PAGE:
Update - 3/8/2013 6:39 PM
Thanks to Costa Michailidis for engaging and teaching me something new about HTML5. The challenge of creating an HTML5-based mobile OS might be less impossible than this reporter initially believed. See comments below for details.
Mozilla is banking its future on a fairly risky proposition: that the mobile app craze is just a passing fad.
With the failure of its iPhone app last year, the company grudgingly accepted its role as iOS pariah and proceeded to lift a play directly out of Google's game plan.
There will be no more native apps from Mozilla - only fully virtualized mobile platforms built on HTML5 and running on top of Linux.
This is far from a novel concept.
First of all, it's basically what Google Chrome is.
Second, a slew of high-profile companies have already attempted moving away from native code to HTML5 to power their mobile apps. None have taken off.
Facebook's Mark Zuckerberg, an early proponent of HTML5, famously told TechCrunch Disrupt in 2012 that staking his company's mobile future on the unproven protocol was "one of the biggest mistakes, if not the biggest strategic mistakes we've ever made."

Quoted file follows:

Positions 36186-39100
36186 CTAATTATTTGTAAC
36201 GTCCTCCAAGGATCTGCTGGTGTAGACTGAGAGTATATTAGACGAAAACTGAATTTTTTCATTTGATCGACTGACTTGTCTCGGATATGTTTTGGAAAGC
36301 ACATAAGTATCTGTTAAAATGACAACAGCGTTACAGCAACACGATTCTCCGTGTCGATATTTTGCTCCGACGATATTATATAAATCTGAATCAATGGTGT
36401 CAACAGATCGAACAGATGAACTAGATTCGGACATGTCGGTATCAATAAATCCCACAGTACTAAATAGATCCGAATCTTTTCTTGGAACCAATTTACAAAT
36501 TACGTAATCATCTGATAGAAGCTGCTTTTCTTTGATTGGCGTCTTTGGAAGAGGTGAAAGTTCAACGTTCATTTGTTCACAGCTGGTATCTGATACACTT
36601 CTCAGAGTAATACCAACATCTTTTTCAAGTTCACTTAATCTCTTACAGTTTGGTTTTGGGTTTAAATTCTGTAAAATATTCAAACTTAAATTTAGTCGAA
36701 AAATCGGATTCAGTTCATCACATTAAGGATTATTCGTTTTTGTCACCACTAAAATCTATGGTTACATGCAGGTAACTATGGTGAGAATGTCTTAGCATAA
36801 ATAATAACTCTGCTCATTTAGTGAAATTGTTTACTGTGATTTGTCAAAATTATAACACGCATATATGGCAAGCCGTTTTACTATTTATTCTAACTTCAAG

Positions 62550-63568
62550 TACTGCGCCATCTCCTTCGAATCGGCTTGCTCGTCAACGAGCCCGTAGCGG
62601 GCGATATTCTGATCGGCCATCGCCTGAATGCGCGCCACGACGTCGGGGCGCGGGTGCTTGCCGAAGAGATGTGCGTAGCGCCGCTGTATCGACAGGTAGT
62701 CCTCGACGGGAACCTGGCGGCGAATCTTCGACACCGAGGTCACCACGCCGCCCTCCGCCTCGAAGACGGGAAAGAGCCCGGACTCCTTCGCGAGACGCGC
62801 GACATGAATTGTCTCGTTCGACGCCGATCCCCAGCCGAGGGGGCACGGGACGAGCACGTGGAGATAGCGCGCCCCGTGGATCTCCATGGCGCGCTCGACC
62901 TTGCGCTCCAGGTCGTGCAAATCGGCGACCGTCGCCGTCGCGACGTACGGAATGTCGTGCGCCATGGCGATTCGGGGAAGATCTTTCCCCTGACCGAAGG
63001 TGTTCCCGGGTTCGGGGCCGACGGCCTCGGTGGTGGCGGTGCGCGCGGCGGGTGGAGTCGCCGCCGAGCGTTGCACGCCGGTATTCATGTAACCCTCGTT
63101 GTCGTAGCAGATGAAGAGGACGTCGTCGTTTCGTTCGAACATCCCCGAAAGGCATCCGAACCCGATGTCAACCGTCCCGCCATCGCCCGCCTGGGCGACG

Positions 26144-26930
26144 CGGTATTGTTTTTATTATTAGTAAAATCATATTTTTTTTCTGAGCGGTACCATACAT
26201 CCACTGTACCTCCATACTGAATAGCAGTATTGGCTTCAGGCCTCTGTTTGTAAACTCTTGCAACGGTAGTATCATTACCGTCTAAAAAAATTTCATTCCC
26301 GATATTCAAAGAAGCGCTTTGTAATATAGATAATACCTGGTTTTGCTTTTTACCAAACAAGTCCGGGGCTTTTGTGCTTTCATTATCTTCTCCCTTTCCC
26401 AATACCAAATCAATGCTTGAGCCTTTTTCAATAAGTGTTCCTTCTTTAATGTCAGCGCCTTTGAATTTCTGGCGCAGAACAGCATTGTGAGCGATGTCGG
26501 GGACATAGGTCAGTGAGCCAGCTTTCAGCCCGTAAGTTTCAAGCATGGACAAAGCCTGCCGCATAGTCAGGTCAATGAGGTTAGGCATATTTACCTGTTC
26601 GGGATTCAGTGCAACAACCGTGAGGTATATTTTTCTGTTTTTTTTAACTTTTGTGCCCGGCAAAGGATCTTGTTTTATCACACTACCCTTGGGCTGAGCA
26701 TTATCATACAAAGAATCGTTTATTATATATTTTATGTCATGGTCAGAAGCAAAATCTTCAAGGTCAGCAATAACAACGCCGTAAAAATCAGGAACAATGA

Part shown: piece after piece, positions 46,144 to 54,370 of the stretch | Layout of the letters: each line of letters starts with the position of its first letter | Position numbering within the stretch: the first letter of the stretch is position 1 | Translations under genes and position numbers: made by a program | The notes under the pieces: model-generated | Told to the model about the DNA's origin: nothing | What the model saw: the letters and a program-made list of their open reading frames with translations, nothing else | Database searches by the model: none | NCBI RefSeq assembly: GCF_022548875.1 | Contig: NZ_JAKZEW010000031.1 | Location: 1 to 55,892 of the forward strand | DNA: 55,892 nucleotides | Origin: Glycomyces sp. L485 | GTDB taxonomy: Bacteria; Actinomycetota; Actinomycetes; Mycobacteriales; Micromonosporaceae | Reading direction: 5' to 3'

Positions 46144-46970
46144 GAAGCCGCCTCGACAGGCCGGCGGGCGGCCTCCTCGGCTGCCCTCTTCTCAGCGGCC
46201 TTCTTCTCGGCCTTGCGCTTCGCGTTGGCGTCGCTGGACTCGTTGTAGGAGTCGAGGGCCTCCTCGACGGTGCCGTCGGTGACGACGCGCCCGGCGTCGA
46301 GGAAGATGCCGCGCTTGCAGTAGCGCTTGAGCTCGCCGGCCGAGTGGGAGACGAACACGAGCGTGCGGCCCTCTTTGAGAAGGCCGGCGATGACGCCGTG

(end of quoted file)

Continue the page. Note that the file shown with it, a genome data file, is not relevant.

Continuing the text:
The fundamental problem with HTML5 is the fact that no matter how powerful a device you run it on, the overall performance will always be tied to the amount of bandwidth available at any given moment. The user experience is streamed in its entirety over the air.
As just about any big city-based iPhone user can attest to, it's practically impossible to find enough bandwidth in places like New York to update your newsfeed on Facebook. So it shouldn't take much imagination to envision what it would be like to stream the whole of iOS 6, persistently throughout the day, simply to power your device.
The move to HTML5 reflects a more general industry trend that sees data migrating away from local hard drives and up into the aether (i.e. a cloud-based server farm most likely owned by Amazon). The key difference however, between something like Google Docs and Firefox OS is that the former streams data, while the latter attempts to stream applications.
Whether that paradigm represents the way of the future remains to be seen, but for Mozilla at least, the prospects seem dim, according to Engadget.